In one trench, a grizzled veteran named Alfie sucks on his pipe and reassures his greenhorn trenchmate Peewhittle (no, really… The damned elf’s name is Peewhittle. Jesus, if I was stuck with a name like that I’d want to die in battle too) that the enemy is a big pushover.
“Blackwolf must have lost one million men here the last time he tried to invade! And if Blackwolf’s stupid enough to try it again he’ll lose twice more! Them goblins and demons just look mean, but they’re yella! They got no cause to fight. They always give up and run with our arrows chasin’ ‘em all the way home! Hee-hee-hee! It’s always been that way and it’ll always be the same. In’t that the truth, boys?”
While I think that referring to Blackwolf’s troops as “men” is a little misleading, it’s obvious that Alfie’s confidence is misplaced, for a few moments later the fired-up neo-Fascists storm the trenches using classic Blitzkrieg tactics while wah-wah guitars play in the background. World War II stock footage (with horns stuck on the German helmets) now runs, interspersed with images of Blackwolf’s demon cavalry and flying serpents.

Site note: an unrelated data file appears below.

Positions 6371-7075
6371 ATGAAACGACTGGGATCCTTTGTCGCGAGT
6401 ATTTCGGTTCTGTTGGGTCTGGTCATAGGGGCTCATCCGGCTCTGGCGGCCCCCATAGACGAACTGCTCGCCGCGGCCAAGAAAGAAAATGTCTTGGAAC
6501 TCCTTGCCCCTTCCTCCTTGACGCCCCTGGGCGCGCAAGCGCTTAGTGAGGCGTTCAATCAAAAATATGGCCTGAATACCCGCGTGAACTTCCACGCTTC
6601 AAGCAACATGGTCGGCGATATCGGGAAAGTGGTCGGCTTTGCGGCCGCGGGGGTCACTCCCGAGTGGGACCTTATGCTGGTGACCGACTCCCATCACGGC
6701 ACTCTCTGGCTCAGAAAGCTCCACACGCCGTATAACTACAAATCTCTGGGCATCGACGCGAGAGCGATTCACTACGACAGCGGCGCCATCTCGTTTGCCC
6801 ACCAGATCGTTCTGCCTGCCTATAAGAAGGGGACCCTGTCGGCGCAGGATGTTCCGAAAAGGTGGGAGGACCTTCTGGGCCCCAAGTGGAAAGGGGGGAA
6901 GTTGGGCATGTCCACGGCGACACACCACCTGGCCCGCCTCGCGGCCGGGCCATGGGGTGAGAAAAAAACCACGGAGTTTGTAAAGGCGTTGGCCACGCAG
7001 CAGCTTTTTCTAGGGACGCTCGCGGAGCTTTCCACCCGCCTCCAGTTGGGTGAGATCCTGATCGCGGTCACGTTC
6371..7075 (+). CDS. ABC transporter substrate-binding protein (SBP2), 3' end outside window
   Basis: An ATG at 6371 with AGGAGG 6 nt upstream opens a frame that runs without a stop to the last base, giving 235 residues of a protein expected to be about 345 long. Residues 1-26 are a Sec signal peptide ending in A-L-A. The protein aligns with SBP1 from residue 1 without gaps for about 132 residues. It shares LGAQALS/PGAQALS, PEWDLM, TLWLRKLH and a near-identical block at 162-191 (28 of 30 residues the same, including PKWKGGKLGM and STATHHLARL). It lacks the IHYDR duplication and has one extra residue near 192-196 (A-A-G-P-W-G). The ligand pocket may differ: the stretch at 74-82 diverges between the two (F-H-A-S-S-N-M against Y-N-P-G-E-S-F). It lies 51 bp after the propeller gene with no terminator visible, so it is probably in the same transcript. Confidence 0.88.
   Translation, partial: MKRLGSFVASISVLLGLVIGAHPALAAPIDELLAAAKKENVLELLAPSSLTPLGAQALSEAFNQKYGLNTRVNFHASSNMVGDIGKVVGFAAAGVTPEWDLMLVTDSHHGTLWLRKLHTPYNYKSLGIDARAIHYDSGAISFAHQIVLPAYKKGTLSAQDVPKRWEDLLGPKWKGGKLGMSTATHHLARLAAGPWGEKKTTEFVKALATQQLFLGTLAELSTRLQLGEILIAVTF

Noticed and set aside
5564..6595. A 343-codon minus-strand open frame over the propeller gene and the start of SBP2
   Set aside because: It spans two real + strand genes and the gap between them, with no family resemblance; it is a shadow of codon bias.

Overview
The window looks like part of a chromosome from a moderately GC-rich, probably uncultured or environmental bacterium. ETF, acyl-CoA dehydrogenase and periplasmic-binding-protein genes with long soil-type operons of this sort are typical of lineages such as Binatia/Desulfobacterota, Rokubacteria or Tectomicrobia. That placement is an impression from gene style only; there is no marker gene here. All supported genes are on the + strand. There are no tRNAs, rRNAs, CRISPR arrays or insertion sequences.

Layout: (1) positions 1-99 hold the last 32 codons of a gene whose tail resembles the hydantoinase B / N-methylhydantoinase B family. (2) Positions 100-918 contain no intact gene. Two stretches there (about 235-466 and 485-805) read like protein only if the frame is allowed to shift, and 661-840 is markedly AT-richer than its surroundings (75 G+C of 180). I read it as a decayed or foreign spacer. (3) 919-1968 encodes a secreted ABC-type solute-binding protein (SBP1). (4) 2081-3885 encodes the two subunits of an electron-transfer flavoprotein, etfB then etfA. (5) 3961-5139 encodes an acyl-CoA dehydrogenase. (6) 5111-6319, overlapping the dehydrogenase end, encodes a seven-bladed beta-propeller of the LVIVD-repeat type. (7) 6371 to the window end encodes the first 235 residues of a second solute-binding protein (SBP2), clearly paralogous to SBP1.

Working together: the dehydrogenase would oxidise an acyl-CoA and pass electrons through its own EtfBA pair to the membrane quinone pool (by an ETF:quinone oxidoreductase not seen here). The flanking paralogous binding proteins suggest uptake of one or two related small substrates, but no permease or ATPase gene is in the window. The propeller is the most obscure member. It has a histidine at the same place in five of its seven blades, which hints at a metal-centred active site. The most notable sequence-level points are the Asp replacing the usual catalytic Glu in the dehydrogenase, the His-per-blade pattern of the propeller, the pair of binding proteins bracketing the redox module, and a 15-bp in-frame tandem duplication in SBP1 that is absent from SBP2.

The technology-hating elves now don their helmets (technology), strap on their breastplates (technology), string their bows (technology) and draw their swords (technology) and prepare to meet the assault.
Things go okay for them until Blackwolf turns on the magic movie projector, sending images of Third Reich mayhem directly over the battlefield, terrifying the poor wittle elfs and scaring them so much they throw down their weapons and run away like a bunch of pussies. The demons and mutants slaughter everyone but Peewhittle, who is left shivering in the trenches amid the slain bodies of his fellow elves.
Back in Avatar’s palace of phallitude, the good wizard is busy inspecting Necron 99 and denying Elinore’s pleas to torture information out of him. When Avatar tells her that torture is immoral and against the Geneva convention, Eliniore replies that all she wants to do is waterboard him, and that, as we all know, isn’t really torture.
No, Avatar says, he’s managed to extract sufficient information from Necron’s brain. Blackwolf has a magic dream machine that inspires his armies, and it must be destroyed. Elinore and Weehawk are both raring to go, but Avatar just climbs into bed saying he’s too old for this kind of shit and to wake him up when the world goes kablooey.